Discovery of emperor’s tomb proves ancient power struggle in China

Discovery of emperor's tomb proves ancient power struggle in China

A tomb from 1,400 years ago uncovered near the city of Xianyang in Shaanxi province in China has proven that a power struggle occurred in the court of the Chinese emperor which was until now only mentioned in written accounts according to a Chinese report on the findings.

The site is roughly 560 miles from Beijing and houses the tomb of Emporer Xiaomin, known as Yuwen Jue, the founder of China’s Northern Zhou dynasty.

Archeologists excavating the site found the inscription “Duke of Lueyang”, proving that at the time of his death, he was buried as a Duke and not an Emperor and he was later posthumously crowned.

The area is known for its high number of important tombs nearby.

Emperor Taizong Horse Relief, Saluzi, 636-649 CE Tang Dynasty, Shaanxi Province, (credit: WIKIMEDIA)

The tomb is one room, roughly 33 feet deep. Unfortunately, excavators found that the tomb had been ransacked at some, presumably ancient, point in time. However, 146 artifacts buried underground were found. These included terra-cotta figurines, for which the region is well known.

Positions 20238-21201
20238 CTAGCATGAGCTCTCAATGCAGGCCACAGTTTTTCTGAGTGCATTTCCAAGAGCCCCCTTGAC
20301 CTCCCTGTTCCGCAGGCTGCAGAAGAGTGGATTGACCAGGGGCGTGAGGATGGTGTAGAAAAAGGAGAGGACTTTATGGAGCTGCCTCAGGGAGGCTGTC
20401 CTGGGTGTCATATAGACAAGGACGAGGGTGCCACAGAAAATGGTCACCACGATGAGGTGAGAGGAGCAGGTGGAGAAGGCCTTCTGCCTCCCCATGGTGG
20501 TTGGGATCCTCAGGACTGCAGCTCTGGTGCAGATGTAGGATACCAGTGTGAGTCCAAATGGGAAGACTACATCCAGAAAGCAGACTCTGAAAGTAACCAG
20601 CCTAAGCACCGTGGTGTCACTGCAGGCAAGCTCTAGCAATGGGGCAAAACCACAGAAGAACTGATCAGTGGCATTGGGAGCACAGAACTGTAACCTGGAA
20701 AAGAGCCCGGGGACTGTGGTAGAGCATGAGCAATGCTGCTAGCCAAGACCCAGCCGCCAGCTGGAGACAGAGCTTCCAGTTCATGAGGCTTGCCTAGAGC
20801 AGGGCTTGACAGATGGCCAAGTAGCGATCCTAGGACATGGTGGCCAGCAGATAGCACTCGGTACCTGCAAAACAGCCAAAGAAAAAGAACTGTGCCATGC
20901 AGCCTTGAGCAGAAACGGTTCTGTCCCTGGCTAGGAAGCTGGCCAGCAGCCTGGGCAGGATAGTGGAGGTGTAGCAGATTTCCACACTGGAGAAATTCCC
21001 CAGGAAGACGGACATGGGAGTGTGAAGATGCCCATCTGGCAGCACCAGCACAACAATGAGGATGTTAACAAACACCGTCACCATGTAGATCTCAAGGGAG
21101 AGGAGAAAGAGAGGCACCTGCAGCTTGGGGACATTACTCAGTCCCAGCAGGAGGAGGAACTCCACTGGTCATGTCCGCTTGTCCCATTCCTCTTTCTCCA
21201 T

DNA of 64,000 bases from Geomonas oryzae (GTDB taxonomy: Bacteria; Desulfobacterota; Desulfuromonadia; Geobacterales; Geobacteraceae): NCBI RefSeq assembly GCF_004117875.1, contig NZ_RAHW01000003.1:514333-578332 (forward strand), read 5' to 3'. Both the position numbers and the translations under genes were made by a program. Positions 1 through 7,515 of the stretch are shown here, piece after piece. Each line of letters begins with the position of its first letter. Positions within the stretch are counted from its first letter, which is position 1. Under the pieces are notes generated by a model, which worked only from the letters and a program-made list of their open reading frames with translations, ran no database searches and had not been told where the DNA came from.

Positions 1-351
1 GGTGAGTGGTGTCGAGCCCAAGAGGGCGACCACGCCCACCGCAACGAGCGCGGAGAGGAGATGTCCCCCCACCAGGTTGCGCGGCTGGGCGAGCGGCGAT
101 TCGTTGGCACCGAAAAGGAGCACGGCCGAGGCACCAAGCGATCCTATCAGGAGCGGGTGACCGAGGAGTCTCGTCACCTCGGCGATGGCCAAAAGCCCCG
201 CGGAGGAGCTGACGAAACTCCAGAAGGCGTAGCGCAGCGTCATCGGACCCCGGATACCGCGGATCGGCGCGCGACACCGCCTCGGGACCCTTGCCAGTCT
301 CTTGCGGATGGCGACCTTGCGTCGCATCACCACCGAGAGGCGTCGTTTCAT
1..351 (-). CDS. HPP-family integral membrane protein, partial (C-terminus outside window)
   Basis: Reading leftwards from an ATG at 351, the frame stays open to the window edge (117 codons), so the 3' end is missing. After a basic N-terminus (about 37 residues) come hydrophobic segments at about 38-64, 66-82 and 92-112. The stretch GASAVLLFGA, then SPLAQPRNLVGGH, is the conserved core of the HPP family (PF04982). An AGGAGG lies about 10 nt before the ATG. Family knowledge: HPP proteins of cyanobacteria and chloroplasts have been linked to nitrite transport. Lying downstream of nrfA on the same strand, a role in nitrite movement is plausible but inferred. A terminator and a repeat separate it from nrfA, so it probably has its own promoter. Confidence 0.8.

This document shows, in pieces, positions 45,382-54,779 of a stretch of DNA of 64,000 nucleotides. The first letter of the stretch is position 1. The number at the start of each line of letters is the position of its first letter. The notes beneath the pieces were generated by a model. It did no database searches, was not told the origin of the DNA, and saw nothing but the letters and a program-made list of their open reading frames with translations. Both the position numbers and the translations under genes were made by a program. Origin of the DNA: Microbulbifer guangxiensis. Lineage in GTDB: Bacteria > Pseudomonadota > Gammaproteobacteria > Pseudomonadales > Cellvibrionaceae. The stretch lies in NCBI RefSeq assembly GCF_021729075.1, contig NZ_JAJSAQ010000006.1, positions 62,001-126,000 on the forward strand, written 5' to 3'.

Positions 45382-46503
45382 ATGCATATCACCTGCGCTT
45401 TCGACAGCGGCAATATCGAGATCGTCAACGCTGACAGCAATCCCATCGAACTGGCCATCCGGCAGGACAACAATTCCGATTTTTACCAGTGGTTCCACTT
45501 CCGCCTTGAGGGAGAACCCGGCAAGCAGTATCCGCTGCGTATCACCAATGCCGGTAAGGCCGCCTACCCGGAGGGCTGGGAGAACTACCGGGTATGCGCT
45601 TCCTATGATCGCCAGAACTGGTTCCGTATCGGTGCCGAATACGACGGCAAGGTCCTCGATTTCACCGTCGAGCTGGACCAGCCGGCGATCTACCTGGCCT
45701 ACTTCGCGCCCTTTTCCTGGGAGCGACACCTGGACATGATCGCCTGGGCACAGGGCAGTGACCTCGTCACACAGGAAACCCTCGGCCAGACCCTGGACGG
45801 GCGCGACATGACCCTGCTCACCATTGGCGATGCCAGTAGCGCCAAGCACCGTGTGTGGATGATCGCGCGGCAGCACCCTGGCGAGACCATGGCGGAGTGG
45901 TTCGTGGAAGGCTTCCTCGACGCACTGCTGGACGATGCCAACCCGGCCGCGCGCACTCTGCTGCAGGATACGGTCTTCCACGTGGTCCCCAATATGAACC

An ancient power struggle

The tomb is from a period between 420 to 589 CE, when China was split into Northern and Southern dynasties and which saw many wars and internal power struggles within the royal houses.

However, Jue eventually rebelled and was deposed and executed by Hu and was replaced by a brother of JUe.

The brother though, poisoned Hu and declared Jue to have been the first emperor of the Northern Dynasty, a story which had only been found in written records until the startling discovery of the tomb of this shortlived emperor.

Article Source:

Author: | Website:

Latest News